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Wellness > Sex + Relationships

10 Reasons You’re Still Not In A Relationship

Random hook-ups are fun until Friday night date-night rolls around and you’re stuck with your TV remote, a bottle of wine, some popcorn/candy and your silent, non-vibrating phone.  While these sorts of situations allow for quality time spent with your fellow single besties, you all recognize that – even once in a while – you’d rather have a night that consists of good wine, a meal of more than just popcorn, and perhaps some company provided by a member of the opposite sex.  And what’s more, you all deserve that.  What is it, you ask, that makes you destined for the couch on the very same nights on which your school’s happiest couples allow themselves to enjoy a romantic evening alone?  It just doesn’t seem fair, and sometimes, it doesn’t even make sense.  Sure, we all have our flaws, but how is it that our little quirks turn into horrible habits that result in a shrinking “potential boyfriends” list? 

Her Campus has a few hypotheses that seem to answer this question – it’s just up to you to figure out which of the following is preventing you from finding a relationship.

You don’t put yourself out there enough.

Choosing not to go out all weekend is one thing, but being plain old anti-social is another.  If you’re looking for a relationship, make sure that you’re actively looking!  Excuses like homework, tests and sleepiness can only be abused so much – get your work done and get out of your room.  He’s not going to show up at your door one day with a bouquet of flowers.  If you don’t show your face at any social events, guys won’t even know who you are.  It’s important to reserve at least one or two nights a week to do something fun and social with your friends.  Decide to do something unusual one night, and a new guy just might catch your eye (and you might catch his!).

You go to an all-women’s college.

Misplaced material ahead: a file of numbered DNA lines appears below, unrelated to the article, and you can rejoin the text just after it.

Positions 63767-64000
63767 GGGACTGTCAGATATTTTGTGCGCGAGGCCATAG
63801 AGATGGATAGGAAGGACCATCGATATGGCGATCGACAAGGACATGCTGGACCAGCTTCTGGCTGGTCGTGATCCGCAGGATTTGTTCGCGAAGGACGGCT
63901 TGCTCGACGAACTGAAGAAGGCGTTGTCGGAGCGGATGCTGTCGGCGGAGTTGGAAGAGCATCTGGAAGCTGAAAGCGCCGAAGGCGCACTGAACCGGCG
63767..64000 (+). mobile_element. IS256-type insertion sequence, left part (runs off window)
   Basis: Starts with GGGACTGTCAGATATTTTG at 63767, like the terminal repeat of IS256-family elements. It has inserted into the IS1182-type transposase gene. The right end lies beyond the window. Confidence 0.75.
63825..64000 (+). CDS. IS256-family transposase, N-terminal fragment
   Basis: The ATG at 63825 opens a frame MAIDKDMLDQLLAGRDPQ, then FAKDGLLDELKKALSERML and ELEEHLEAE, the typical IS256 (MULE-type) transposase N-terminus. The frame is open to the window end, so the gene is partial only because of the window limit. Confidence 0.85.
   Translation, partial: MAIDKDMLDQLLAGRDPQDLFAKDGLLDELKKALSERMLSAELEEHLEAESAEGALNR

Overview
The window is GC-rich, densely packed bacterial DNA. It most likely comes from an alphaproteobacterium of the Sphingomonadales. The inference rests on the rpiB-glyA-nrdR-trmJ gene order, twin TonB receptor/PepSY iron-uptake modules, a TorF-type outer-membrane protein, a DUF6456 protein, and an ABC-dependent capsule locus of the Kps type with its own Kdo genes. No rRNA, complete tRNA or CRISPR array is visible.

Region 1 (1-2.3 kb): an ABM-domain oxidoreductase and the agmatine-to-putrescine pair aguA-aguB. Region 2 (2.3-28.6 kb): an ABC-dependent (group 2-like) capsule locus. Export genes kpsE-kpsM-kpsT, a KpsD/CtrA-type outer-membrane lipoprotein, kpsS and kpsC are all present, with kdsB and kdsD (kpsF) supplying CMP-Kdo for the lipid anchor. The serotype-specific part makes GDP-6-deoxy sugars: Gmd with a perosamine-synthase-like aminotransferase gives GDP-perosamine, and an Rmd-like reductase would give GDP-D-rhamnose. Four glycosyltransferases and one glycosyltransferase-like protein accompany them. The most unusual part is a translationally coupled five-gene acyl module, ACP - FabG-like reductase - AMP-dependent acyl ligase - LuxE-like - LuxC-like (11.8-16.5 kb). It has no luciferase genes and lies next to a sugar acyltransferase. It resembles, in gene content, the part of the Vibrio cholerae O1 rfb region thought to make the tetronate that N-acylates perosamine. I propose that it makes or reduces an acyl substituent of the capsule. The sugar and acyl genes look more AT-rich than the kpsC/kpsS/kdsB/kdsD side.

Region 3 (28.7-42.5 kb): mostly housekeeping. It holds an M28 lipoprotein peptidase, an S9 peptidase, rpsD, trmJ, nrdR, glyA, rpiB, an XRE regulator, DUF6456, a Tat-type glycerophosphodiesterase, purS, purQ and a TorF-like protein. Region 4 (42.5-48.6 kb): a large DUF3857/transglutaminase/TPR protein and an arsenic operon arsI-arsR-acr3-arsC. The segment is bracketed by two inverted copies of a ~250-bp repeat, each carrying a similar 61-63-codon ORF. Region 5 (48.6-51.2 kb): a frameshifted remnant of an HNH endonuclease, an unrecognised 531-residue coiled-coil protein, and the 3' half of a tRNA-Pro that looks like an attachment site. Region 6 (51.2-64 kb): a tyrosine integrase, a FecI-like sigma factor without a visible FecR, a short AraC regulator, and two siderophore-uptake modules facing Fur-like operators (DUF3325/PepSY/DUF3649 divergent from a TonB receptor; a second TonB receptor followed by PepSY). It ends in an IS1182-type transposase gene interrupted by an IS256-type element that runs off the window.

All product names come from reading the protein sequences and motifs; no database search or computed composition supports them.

Here’s a tricky one.  You sit in class with girls, you dine with girls, you live with girls, you go to the gym with girls, you walk around campus with girls, you sit in the library with girls.  At an all-women’s college, the only testosterone that exists is probably found in professors (ew), so it doesn’t seem like there’s much boyfriend potential.  Find out whether or not any co-ed colleges exist nearby and see if you can take a class there.  But if you want to keep things strictly playful, do some research and find out where the party scene is on the weekends and get there.  Otherwise, in your free time, take a trip into the town or city near your school.  Study at a coffee shop or wander around a nearby park.  Any place that’s open to the public is prime boy-spotting space, so get to these hot spots and start lookin’!

Your standards are too high.

So he has to be tall, with blue eyes, wildly intelligent, in good shape, with a tan(ish) complexion, good teeth, a killer sense of humor and no acne.  All I have to say is: good luck with that.  If you have a checklist for what you want your guy to be/have/do/smell like, forget about ever finding him.  Instead, search for positive qualities in every guy you meet, and don’t focus on the negatives.  If you start with only the bad, chances are you’ll always find something wrong with a guy.  When you set inhumanly high standards, you’re setting yourself up for disappointment.  Be realistic when it comes to guys (and life in general?) – none of them are perfect, but certainly, one of them is right for you.

You compare every guy to your ex.

If this applies to you, rethink whether or not you’re actually overyour ex.  If you’re not, take some time to get there – but ultimately, get there.  Trying to move forward with a past relationship in mind simply isn’t healthy.  You’ll get lost in a sea of comparisons – “but his teeth were straighter, and I really liked the way he smelled better” – that will start any new relationship off on a negative note.  Keep the past in the past and enjoy the “newness” of a fresh relationship with a completely different guy.

You’re too nervous to make the first move.

If he’s not taking hints and you’d just rather get on with it, it’s time to take control.  Whether you’ve been talking all night and he hasn’t made a move or you’ve got your eye on a cutie from afar, it’s up to you to make it happen.  Often guys will be just as nervous as you are to go in for the kill – or they’re totally oblivious to your signals of interest to know to make a move at all.  If you want him, go get him, and don’t let your nerves stand in the way.  Make a bold move by leaving your number on a receipt or just going straight for his lips.  You’ll seem confident (and you’ll probably feel that way, too) and assertive – two qualities a guy loves to see in a girl.